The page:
In the beginning
Early pilots used dead reckoning to arrive at their destination
From dead reckoning to a compass, to navigation by the stars, radio beacons and GPS.
The first long flights were accomplished with a compass and a lot of luck.
But many of these early aviators who gave their lives in the pursuit of endurance and distance records simply disappeared.
Once pilots began to travel beyond what they knew and recognized they had to find a way to navigate accurately.
To determine your position on the surface of the earth you need to know your latitude, your longitude and your altitude.
The problem of determining latitude was solvable by a) measuring the angle of the sun at it highest point, or b) if you were in the northern hemisphere, you could measure the angle of the north star “Polaris”, from the horizon, usually done at twilight.
Longitude however, was a much thornier problem. In order to determine accurate longitude, you needed to know the time. This was solved in the 18th century by James Harrison with the invention of the marine chronometer.
“The purpose of a chronometer is to measure accurately the time of a known fixed location. This is particularly important for navigation. As the Earth rotates at a regular predictable rate, the time difference between the chronometer and the ship’s local time can be used to calculate the longitude of the ship relative to the prime meridian.” – excerpt from Wikipedia, Marine Chronometer.
The marine chronometer worked well for ships at sea and indeed was in service well into the 21st century as a method to determine longitude.
However from the air a marine chronometer was not practical. A plane could not easily keep a chronometer stable enough to ensure accuracy, nor could a pilot in an early plane leave the controls long enough to check the chronometer and plot their position.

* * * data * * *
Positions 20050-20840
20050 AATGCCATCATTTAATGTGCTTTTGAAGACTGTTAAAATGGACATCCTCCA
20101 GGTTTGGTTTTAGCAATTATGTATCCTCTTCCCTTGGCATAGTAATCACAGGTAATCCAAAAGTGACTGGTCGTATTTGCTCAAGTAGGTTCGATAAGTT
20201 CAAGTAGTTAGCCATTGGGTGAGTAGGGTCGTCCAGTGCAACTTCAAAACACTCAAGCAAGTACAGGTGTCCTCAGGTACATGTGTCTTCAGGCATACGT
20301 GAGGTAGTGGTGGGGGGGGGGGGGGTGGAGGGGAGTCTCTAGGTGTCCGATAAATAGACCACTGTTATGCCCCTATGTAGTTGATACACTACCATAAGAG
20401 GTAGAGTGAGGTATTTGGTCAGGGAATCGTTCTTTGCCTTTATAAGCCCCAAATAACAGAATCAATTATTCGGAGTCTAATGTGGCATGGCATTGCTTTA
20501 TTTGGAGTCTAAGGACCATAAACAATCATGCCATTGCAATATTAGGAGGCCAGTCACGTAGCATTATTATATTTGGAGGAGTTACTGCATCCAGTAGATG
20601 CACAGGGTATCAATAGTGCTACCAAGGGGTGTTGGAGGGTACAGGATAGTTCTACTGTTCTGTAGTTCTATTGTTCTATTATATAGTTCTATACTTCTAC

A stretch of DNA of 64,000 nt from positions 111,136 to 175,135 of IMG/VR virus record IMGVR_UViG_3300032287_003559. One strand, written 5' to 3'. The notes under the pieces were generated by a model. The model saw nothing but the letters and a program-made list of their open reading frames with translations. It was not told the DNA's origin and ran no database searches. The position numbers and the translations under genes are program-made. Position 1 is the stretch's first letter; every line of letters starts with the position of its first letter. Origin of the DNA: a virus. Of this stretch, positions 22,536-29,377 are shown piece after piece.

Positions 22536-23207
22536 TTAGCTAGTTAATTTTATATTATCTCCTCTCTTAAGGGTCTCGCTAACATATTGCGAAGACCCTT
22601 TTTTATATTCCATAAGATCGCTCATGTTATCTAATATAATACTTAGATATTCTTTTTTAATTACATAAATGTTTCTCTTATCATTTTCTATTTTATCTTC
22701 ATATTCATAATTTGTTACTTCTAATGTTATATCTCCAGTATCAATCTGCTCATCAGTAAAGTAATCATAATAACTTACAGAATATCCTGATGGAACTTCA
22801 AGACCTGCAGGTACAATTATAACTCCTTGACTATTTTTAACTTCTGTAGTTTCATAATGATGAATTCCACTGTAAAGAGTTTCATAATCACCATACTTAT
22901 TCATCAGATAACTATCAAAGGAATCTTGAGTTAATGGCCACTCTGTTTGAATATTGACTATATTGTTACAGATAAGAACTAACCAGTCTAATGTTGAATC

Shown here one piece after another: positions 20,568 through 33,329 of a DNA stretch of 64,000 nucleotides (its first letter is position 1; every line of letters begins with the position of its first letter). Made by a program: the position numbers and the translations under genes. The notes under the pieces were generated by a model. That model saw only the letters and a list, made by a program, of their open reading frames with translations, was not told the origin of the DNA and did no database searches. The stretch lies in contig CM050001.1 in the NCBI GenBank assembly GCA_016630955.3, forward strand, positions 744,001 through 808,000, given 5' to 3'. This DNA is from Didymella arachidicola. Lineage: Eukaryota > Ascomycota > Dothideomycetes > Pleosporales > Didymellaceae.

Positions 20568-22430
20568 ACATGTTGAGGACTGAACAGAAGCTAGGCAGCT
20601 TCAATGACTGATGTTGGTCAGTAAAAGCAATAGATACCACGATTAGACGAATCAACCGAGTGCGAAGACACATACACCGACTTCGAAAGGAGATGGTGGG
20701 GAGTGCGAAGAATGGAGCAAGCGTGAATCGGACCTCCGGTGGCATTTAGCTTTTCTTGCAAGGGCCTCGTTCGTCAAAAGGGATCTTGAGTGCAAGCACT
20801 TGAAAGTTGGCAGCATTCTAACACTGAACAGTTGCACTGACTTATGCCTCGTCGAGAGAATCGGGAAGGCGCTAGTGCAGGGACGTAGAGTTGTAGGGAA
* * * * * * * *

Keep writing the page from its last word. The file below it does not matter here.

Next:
Charles Lindbergh’s navigational tools onboard the Spirit of St. Louis during on his transatlantic flight, in 1927, consisted of an earth inductor compass, a drift sight, a speed timer (a stopwatch for the drift sight), and an eight-day clock (not pictured here). He reached the coast of Ireland using these methods within 5 km (3 miles) of his course. However, it was chance, not skill that allowed him this victory, because he had no significant drift from winds during the flight.
With this and subsequent journeys, Lindbergh recognized the need for better navigation.
Philip Van Horn Weems
In 1927 Longines collaborates with Philip Van Horn Weems to help produce the Weems System of Navigation, enabling the watch to be synchronized with the aid of a GMT signal
The seconds-setting watch works with a rotating bezel or inner dial (disc). These watches were the first in the world to have these features.
“By ordinary methods it requires from fifteen minutes to half an hour to plot a position. . . . Weems’ simplified method reduces this time to forty seconds on a starlit night, or two minutes by day.”— Popular Science Monthly, August 1928
In 1928 Lindbergh gets lost near Cuba, following this incident, Lindbergh seeks help from Weems and studied navigation with Weems for a month in 1928. Following this Lindbergh puts forward a design for a watch that would function as a proper navigation instrument.
In 1931, Longines collaborates with Charles Lindbergh to produce the Longines Lindbergh watch. Officially known as The Longines Lindbergh Hour Angle Watch, based on the Weems design allows calculation of Longitude.
Both the central seconds’ dial and the bezel, calibrated in angular degrees (Greenwich Sidereal Time) rotate. Sideral Time or Star Time is based on the rotation of the earth relative to the stars.
When used in conjunction with a sextant, a nautical almanac, and Latitude it allows precise navigation.
More technology to come soon.